Calvin cycle

The Calvin cycle is a light independent ("dark-reaction") process of carbon fixation that takes place in the chloroplasts of all plants, whether C3, C4, or CAM plants. The Calvin cycle utilizes light energy stored as ATP and NADPH to convert CO2 and H2O to organic compounds.

6 CO2 + 12 NADPH + 12 H+ + 18 ATP → C6H12O6 + 6 H2O + 12 NADP+ + 18 ADP + 18 Pi

Enzymes of the Calvin cycle are functionally equivalent to many enzymes involved in other metabolic pathways such as glycolysis and gluconeogenesis, but they are located in the chloroplast stroma rather than in the cytoplasm, thus functionally separating the reactions.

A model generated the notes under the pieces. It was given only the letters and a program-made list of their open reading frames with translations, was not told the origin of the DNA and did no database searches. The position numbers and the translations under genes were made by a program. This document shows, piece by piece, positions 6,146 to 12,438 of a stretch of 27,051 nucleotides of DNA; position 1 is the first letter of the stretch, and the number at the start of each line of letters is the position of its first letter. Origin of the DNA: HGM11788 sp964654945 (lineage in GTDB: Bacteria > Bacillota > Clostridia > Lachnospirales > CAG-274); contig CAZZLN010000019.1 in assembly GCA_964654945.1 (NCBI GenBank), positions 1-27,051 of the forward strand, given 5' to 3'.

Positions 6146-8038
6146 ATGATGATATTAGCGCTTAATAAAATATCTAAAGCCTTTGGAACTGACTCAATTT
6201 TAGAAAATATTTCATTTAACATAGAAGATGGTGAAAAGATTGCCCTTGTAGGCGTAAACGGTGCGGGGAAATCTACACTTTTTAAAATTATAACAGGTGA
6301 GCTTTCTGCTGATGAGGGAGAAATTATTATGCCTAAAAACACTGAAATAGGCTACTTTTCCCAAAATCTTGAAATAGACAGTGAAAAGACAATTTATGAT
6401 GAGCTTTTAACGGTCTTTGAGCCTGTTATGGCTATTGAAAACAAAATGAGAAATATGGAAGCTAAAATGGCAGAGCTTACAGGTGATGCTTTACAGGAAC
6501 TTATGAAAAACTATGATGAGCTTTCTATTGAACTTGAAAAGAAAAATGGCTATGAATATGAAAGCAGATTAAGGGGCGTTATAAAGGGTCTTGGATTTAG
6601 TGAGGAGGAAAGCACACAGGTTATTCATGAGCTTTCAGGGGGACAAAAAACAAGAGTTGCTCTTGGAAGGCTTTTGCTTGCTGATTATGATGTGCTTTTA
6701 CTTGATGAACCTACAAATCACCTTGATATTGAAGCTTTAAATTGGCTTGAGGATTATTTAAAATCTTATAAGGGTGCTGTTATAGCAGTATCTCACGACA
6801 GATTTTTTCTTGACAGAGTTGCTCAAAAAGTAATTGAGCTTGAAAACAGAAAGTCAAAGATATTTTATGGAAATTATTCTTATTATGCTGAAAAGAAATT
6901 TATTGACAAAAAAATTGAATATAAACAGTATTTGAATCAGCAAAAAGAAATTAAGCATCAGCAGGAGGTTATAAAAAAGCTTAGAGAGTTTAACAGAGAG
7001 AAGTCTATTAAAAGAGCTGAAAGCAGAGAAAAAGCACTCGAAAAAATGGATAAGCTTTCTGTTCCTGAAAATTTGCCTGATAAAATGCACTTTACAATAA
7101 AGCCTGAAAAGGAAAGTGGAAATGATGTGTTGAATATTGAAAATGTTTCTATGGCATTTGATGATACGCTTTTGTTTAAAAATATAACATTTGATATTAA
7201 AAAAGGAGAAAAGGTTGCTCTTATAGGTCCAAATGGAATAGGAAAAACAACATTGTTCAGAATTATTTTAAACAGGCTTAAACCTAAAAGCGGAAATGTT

The enzymes are activated by light (hence light independent rather than "dark reaction") and by products of the light-dependent photosynthetic reactions. These regulatory mechanisms prevent the Calvin cycle from operating in reverse to respiration, thus preventing a continuous cycle of CO2 reduction to carbohydrates from occurring simultaneously with carbohydrate oxidation to CO2 (respiration). This regulation prevents the waste of energy (as ATP) in simultaneous reverse reactions that would have no net productivity.

Table ~ comparison photosynthesis & respiration : Table ~ comparison plant & bacterial photosynthesis : Table ~ comparison of C-3, C-4, CAM plants :

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